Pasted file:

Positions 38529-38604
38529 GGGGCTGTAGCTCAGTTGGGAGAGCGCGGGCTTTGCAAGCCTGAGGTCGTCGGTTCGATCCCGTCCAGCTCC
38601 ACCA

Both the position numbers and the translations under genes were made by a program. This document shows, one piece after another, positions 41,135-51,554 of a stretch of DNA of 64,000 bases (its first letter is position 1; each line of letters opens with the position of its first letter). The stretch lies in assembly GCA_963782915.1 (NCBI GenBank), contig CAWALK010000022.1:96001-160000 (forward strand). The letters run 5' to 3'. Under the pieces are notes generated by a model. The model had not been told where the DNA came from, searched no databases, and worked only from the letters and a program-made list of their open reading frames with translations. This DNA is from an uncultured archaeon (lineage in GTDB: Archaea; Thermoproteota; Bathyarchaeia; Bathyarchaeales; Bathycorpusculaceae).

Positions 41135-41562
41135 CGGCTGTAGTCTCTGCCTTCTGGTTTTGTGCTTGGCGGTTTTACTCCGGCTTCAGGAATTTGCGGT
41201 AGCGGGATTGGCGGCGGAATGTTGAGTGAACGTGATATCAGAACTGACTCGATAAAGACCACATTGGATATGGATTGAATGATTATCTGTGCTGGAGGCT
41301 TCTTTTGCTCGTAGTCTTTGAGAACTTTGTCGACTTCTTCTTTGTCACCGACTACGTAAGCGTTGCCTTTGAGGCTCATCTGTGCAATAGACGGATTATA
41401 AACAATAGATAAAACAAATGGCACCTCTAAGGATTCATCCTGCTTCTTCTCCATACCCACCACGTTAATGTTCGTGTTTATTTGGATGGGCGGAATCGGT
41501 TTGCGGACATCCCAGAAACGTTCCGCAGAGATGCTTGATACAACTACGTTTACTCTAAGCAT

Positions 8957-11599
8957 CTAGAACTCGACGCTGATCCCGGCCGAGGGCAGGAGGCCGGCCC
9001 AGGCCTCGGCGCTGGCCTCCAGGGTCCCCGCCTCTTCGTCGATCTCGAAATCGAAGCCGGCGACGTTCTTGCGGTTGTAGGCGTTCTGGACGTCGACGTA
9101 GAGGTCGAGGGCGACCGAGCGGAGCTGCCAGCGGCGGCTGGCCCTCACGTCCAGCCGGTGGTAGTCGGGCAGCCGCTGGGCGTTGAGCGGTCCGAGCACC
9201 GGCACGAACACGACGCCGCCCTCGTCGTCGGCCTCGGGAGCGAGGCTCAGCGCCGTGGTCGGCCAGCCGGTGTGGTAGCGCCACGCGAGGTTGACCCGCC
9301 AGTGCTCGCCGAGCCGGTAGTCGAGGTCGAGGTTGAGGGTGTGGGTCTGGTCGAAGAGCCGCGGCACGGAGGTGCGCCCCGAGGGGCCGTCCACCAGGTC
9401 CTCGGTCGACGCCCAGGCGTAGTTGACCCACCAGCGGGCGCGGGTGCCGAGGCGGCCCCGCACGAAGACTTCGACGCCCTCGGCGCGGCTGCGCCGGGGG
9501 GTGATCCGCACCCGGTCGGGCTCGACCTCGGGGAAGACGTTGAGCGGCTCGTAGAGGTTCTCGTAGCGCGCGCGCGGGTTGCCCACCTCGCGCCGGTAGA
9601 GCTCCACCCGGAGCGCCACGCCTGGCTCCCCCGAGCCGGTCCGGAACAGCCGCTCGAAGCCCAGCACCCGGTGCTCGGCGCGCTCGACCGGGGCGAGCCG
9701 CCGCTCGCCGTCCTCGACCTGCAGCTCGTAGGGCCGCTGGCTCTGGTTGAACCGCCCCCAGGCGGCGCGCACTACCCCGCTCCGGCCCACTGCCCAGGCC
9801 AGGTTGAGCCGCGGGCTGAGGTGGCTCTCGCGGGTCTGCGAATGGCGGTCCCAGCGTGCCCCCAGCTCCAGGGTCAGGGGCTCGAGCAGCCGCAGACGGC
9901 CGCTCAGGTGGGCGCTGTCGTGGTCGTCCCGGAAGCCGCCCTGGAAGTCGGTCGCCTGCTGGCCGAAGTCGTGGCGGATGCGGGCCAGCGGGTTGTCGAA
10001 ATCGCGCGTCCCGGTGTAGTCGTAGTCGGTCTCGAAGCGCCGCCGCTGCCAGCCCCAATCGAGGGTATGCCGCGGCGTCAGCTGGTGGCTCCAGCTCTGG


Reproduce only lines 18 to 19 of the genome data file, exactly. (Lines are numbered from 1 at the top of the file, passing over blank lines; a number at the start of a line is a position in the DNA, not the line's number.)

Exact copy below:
9501 GTGATCCGCACCCGGTCGGGCTCGACCTCGGGGAAGACGTTGAGCGGCTCGTAGAGGTTCTCGTAGCGCGCGCGCGGGTTGCCCACCTCGCGCCGGTAGA
9601 GCTCCACCCGGAGCGCCACGCCTGGCTCCCCCGAGCCGGTCCGGAACAGCCGCTCGAAGCCCAGCACCCGGTGCTCGGCGCGCTCGACCGGGGCGAGCCG